Maryland Gov. Larry Hogan has launched a process to pay what could be millions of dollars to five wrongly convicted men who collectively spent 120 years in prison for crimes they didn’t commit.

The men have sought compensation over the past 19 months from the state Board of Public Works, which is authorized to issue such payments but has not done so since 2004.

Two weeks ago, Hogan (R), who chairs the board, rejected calls by a group of mostly Democratic lawmakers for the panel to act on the petitions. He said the three-member panel, which includes the comptroller and state treasurer, does not have the expertise to determine the amounts of payments.

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Hogan said Wednesday that he has instructed David Bohannon, the board’s general counsel, to prepare a memorandum of understanding with Thomas Dewberry, the state’s chief administrative law judge, to “immediately” put in place a procedure to compensate Lamar Johnson, Jerome Johnson, Walter Lomax, Clarence Shipley Jr. and Hubert James Williams.

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The governor again faulted the Democratic-majority legislature for failing to pass bills that would have created specific rules for compensating exonerees.

“These individuals should not have to wait for the legislature to finally act,” Hogan said at a meeting of the Board of Public Works. “There is no question that they deserve to be compensated.”

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Hogan said he will “push hard” for lawmakers to pass a bill that provides guidelines for compensating exonerees in the future.

Del. Kathleen M. Dumais (D-Montgomery), who sponsored past bills on the topic and plans to do so again, lashed out at Hogan for attacking the legislature, noting that Hogan and the board can award money to exonerees under current law but have chosen not to.

Maryland lags far behind others in compensating those who were wrongly imprisoned, experts say. Nearly three dozen former felons have been exonerated in the state over the past 30 years. But only nine of them have sought payment — and just three received money during that time.

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Earlier this month, about 50 lawmakers, including House Speaker Adrienne A. Jones (D-Baltimore County), urged the Board of Public Works to act on the exonerees’ petitions. In July, attorneys for the men sent a joint letter to the Board of Public Works asking for $100,000 a year for each year of incarceration, totaling $12 million.

State Comptroller Peter Franchot (D) said Wednesday that it was time to compensate the “illegally incarcerated” men.

“I’m sure we will come up with something that is fair and compassionate and timely,” he said. “Time is of the essence here.”

Treasurer Nancy K. Kopp (D) had previously said the board should act.

Attorneys for the exonerees, who have been in discussions with Board of Public Works staff in recent weeks, said they were encouraged by Hogan’s announcement.

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“Compensation or remuneration from the state will be a recognition of the pain and suffering that my clients and other exonerees have endured,” said Neel Lalchandani, who represents Shipley and Jerome Johnson.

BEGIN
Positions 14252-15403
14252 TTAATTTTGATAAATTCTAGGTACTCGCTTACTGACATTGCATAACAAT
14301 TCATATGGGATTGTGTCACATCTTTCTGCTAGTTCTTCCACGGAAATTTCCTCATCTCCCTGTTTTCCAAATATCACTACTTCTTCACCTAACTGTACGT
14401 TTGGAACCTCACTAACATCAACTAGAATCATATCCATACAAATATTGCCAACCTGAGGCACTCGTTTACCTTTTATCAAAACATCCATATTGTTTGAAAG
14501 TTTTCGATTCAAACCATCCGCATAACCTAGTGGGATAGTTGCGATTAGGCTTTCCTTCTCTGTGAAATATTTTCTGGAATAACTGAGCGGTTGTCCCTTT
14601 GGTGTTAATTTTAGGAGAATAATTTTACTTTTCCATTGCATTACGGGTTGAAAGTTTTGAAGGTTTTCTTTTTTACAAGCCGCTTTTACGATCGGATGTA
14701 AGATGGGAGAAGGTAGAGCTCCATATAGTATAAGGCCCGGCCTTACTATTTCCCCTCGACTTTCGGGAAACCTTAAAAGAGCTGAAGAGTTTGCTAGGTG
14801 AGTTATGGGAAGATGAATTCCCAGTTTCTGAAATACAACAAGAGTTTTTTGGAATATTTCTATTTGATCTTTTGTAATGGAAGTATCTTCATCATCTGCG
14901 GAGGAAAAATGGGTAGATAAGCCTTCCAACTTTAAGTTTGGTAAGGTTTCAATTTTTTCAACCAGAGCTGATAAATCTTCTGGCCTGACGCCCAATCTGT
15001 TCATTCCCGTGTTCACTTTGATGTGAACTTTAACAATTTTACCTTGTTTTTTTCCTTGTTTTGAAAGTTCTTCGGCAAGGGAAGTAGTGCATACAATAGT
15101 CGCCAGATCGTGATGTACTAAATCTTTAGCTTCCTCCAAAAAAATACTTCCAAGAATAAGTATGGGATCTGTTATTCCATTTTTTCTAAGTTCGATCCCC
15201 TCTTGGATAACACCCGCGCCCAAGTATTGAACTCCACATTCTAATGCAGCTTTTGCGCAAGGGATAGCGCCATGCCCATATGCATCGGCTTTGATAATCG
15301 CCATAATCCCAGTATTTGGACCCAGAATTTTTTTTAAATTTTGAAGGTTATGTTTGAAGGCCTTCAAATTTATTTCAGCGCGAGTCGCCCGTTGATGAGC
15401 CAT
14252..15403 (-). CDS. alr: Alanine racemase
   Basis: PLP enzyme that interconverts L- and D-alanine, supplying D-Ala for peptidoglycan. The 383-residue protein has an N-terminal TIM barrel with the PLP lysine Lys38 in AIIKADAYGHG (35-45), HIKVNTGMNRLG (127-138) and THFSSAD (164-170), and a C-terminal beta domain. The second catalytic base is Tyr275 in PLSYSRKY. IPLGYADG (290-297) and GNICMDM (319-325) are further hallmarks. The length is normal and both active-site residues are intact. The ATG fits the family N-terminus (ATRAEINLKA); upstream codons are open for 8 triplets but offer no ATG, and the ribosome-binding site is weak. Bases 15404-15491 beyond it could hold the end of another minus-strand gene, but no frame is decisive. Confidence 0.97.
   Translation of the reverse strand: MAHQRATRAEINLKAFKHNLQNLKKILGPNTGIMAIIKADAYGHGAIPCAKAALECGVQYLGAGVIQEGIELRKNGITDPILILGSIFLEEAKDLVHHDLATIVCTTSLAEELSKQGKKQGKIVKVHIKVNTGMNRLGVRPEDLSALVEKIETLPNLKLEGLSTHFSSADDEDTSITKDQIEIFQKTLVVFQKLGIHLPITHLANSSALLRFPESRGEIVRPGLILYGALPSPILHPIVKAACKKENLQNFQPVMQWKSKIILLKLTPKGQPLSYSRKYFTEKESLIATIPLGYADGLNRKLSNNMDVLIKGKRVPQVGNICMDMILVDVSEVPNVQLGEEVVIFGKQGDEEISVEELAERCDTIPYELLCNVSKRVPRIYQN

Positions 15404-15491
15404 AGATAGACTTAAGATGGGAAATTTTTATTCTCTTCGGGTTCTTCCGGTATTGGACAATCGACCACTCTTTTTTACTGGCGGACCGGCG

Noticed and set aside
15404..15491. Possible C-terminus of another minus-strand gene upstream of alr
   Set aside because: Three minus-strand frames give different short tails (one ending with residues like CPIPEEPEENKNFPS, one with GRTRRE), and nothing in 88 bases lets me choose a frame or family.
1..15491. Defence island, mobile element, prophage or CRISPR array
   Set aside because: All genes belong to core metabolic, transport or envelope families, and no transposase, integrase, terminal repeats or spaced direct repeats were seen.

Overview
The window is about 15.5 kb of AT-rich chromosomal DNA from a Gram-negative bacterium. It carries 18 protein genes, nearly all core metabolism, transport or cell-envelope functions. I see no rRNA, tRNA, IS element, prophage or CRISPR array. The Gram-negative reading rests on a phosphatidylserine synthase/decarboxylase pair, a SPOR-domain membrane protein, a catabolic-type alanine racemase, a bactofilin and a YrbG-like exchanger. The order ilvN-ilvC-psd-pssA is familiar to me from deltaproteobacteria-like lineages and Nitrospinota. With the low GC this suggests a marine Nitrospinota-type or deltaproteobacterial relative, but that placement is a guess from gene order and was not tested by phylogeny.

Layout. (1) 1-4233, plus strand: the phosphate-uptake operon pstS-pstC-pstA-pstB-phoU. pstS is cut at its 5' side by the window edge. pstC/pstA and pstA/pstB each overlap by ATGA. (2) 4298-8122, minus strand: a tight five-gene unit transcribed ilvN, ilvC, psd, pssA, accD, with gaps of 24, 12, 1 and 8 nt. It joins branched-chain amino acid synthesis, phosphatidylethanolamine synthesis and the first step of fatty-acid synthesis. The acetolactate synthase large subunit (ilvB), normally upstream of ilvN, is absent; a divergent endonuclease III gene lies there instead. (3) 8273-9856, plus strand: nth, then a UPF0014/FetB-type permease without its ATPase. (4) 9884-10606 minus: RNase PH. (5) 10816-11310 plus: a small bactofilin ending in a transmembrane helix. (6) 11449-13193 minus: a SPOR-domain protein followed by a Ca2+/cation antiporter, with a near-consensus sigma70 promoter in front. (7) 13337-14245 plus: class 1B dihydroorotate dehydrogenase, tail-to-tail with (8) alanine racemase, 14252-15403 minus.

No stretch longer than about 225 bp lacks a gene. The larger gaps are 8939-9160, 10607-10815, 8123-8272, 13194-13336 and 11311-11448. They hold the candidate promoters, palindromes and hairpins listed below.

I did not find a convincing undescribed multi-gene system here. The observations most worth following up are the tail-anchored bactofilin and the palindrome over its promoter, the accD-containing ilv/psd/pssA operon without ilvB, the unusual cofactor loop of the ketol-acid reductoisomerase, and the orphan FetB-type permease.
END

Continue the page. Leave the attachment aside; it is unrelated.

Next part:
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“I think it’s an affirmation from the state of Maryland that the lives of exonerees matter, and that the time they lost matters as well. We welcome this development, but we now want to get to the finish line on this.”

Bohannon said he has reached out to Dewberry’s office to come up with an agreement that will allow administrative law judges, who typically adjudicate claims involving state agencies, to hold hearings on the individual cases and recommend an amount to be awarded.

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The Board of Public Works would have to approve a memorandum of understanding outlining that process, and vote on the administrative law judges’ recommendations for each of the men.

Thirty-five states have passed legislation authorizing exonerees to be compensated for their time served. The majority of them, including Florida, New Jersey and California, provide at least $50,000 for each year of incarceration, according to the Innocence Project.

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Michelle Feldman, state campaigns director for the Innocence Project, said 22 of the 35 states settle claims through a state or local court system.

Maryland’s statute does not suggest a dollar figure but authorizes the Board of Public Works to award a sum “commensurate with the actual damages sustained as a result of the confinement.”

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Lalchandani said he wants the process to be “simple and fast. . . This cannot be a drawn-out process. These men have waited long enough.”

Andrew George, an attorney who represents Williams, said he does not oppose the use of administrative law judges but hopes the process moves quickly.

George said Williams, who is homeless, is “badly in need of physical and mental health care.” Last week he asked the board to pay $35,000 for temporary housing for Williams until his petition is resolved. He said he has not received a response to the request.

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